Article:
November 30, 2007

Kelo Update: Old Media Ignores Latest New London Development Setback

As an exemplar of a government-run enterprise stuck in the mud, it’s hard to come with a better example than what is happening in the area that was the subject of the infamous Kelo v. New London ruling in 2005. Nearly 2-1/2 years after the US Supreme Court ruled that the city could evict Susette Kelo and other holdouts from their homes, and 17 months after the final settlement between the city and the final two holdouts, very little has been done in the affected area.

The latest setback to substantive progress in the area is significant, and is being totally ignored by the non-local press.

Here are the two major stories and the local paper’s editorial from earlier this week (New London Day links require a paid subscription after seven days):

Nov. 27 (report by Elaine Stoll) — Fort Trumbull Developer Asks For More Time, Misses Deadline
NLDC could claim default, but delay in project more likely

Preferred developer Corcoran Jennison missed an important deadline Monday for its Fort Trumbull peninsula housing development, whose groundbreaking will almost certainly be postponed again.

The firm informed the New London Development Corp. that it needed more time to secure financing for the $18 million project one hour before Monday’s noon deadline for the company for that and other obligations outlined in a Sept. 27 agreement with the NLDC.


Nov. 28 (report by Elaine Stoll) — Developer Says Lending Climate Reason For Delay
NLDC not yet ready to declare Corcoran Jennison in default

….. Corcoran Jennison attorney Glenn T. Carberry sent a two-page request for a six-month extension — ending May 29, 2008 — for the developer to finance the construction project, now estimated at $19 million. The Boston-based company failed to finalize financing and to sign a contract with a general contractor for the construction of 66 apartments and 14 townhouses on four acres by Monday’s noon deadline, delaying what the NLDC believed would be a December groundbreaking.

“They’re technically in default,” NLDC President Michael Joplin said Tuesday. “We haven’t called them in default. There are other approaches we ought to evaluate and try before we get to that point.”


Nov. 28 (editorial) — Skepticism Grows
Fort Trumbull developer has to stop raising false expectations and start delivering on promises.

It is understandable that given tightening credit and a changing housing market Corcoran Jennison would need more time to secure financing for its planned housing development on the Fort Trumbull peninsula.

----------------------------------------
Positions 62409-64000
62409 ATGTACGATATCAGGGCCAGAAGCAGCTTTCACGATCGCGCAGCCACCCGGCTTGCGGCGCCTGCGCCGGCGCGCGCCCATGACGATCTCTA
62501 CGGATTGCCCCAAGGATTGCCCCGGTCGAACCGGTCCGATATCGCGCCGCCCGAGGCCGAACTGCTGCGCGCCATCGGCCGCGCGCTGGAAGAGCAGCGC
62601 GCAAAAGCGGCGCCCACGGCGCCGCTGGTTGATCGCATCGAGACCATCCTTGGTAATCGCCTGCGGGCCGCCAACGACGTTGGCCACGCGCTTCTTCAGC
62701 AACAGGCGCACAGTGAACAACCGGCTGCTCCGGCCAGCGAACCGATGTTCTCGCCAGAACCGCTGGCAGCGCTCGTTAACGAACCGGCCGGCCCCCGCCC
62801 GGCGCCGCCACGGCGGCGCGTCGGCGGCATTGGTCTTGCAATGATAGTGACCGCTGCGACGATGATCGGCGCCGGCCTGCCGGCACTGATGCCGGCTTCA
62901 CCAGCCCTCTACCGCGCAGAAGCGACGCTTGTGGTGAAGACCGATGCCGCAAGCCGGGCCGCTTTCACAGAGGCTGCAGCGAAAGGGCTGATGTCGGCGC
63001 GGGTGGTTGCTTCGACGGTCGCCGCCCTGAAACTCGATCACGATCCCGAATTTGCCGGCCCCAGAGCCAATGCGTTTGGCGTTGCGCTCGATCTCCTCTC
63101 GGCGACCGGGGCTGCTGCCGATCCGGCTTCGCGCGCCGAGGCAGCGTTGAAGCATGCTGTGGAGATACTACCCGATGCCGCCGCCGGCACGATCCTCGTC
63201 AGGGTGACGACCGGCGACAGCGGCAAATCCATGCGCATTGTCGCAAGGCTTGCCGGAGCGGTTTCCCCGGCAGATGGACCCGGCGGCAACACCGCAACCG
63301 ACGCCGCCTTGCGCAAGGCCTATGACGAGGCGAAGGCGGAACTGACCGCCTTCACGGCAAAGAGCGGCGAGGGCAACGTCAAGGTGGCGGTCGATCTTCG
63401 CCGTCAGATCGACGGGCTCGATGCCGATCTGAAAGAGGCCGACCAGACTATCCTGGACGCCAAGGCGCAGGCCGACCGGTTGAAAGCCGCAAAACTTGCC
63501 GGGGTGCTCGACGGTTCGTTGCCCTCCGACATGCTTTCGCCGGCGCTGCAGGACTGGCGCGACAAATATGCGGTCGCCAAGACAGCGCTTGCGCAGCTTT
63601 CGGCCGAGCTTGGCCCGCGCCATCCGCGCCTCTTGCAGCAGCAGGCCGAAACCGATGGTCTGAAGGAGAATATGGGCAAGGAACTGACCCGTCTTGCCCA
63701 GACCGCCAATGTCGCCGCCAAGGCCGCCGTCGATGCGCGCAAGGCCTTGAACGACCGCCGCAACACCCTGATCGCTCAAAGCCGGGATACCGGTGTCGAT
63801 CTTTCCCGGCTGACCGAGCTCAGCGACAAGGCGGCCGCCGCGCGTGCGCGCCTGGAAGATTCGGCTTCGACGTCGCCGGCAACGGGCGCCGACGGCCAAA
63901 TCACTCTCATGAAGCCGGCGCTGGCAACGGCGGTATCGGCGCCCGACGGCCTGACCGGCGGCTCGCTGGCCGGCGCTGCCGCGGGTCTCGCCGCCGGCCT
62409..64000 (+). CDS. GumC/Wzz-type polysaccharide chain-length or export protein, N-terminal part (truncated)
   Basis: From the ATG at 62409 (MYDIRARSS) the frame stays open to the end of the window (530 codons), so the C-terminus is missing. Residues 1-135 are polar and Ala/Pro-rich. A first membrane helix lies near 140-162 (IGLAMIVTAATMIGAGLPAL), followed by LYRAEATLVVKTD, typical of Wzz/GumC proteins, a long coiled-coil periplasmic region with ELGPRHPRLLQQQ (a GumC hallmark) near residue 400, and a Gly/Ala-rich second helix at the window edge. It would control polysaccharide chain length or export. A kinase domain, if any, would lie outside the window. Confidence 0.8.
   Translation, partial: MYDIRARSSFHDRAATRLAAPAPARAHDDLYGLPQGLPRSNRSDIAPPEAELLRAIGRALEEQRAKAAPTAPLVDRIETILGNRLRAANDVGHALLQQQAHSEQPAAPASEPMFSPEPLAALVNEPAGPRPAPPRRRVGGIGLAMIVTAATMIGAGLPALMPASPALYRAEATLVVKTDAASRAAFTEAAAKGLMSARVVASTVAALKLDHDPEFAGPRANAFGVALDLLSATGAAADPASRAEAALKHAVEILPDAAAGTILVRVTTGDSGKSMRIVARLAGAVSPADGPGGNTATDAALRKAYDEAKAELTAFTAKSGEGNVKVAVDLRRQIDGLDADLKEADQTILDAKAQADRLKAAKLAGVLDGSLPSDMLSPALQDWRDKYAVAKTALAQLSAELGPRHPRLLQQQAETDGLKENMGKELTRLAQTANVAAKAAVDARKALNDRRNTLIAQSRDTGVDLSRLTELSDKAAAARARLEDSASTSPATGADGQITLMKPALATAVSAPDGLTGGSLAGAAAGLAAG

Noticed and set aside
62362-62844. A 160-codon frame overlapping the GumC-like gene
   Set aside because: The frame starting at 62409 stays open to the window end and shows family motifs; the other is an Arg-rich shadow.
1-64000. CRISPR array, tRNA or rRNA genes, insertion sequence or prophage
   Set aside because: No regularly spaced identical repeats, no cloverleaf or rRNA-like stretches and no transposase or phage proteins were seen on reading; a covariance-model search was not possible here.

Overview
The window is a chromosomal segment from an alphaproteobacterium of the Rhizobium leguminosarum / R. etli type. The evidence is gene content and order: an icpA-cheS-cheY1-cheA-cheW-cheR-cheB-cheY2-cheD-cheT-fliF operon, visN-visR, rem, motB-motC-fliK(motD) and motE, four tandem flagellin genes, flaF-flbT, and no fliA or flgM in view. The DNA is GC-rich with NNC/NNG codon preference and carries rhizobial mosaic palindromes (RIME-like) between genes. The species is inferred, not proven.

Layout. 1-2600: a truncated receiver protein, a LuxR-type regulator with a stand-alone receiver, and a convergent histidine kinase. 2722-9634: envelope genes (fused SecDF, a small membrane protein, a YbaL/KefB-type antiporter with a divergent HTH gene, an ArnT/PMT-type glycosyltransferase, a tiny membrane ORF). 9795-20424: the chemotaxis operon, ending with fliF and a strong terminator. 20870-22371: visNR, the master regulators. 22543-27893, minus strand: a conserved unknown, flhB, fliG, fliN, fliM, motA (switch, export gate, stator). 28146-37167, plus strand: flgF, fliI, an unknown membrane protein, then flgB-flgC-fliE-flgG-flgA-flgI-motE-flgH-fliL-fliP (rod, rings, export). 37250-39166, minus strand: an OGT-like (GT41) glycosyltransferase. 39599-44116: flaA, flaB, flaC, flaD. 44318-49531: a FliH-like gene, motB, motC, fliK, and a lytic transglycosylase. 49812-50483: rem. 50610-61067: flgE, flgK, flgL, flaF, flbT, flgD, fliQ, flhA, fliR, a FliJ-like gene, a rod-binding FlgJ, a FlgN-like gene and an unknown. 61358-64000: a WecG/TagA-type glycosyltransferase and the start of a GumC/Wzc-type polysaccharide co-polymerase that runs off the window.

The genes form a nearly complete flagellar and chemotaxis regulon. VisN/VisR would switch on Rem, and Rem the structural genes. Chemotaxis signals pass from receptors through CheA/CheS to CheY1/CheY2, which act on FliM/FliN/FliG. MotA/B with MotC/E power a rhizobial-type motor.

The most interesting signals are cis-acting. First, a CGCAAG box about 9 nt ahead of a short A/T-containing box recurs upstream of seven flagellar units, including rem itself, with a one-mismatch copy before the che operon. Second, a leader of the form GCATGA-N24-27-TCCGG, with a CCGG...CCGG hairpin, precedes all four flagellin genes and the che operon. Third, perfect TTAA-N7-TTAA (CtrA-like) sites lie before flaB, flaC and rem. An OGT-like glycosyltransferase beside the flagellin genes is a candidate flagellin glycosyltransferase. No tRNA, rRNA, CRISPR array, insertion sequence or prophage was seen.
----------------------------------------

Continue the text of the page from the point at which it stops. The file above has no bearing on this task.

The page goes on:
It is not understandable, however, why the inability to get the financing was sprung as an 11th-hour surprise — and disappointment. The firm waited until one hour before Monday’s noon deadline to inform the New London Development Corp. that it could not meet the obligations of a Sept. 27 agreement, including getting financing approved. Surely the developer had to know well before then that it would have trouble getting the needed loan in time. It would have been far better to go public with the financing difficulties sooner.

The word “Kelo” does not appear in any of the three items above — perhaps to assist in avoiding search engine attention (I became aware of this because of an alert I have set up for “Fort Trumbull”).

Note that the neighborhood homes taken as a result of the Kelo ruling are being replaced by ….. apartments and townhouses. As I understand it, more grandiose plans have long since been scaled back.

Considering the firestorm that erupted in the wake of the Kelo ruling, it’s very disappointing to see the lack of any kind of meaningful follow-up media attention. I’m left to speculate why the clear and ongoing lack of progress isn’t news.

Cross-posted at



  1. I wonder what would happen if Corcoran Jennison ompletely killed the project or went bankrupt. I don’t see how any housing project conceived during the bubble will make it given collapsing real estate prices and a year’s worth of inventory on the market.

    Comment by Scott Kirwin — November 30, 2007 @ 2:04 pm

  2. #1, as I understand it, CJ is a HUGE company and is not about to go bankrupt over this (in relation to their size) relatively minor matter.

    FWIW, the apartment building sector is pretty strong, based on last month’s report on building permits. Don’t know whether that’s the case in CT, though.

    Comment by TBlumer — November 30, 2007 @ 3:21 pm

  3. “…it’s very disappointing to see the lack of any kind of meaningful follow-up media attention”

    Thank you for this meaningful follow-up piece. It’s especially appropriate following John Stossel’s Thanksgiving piece on property rights.

    Comment by Cornfed — November 30, 2007 @ 7:55 pm

  4. #3, Thanks. If the TV subject matter was the same as the \”Tragedy of the Commons\” item at Townhall and elsewhere, that was indeed a tremendous and concise report:

    Comment by TBlumer — November 30, 2007 @ 8:14 pm

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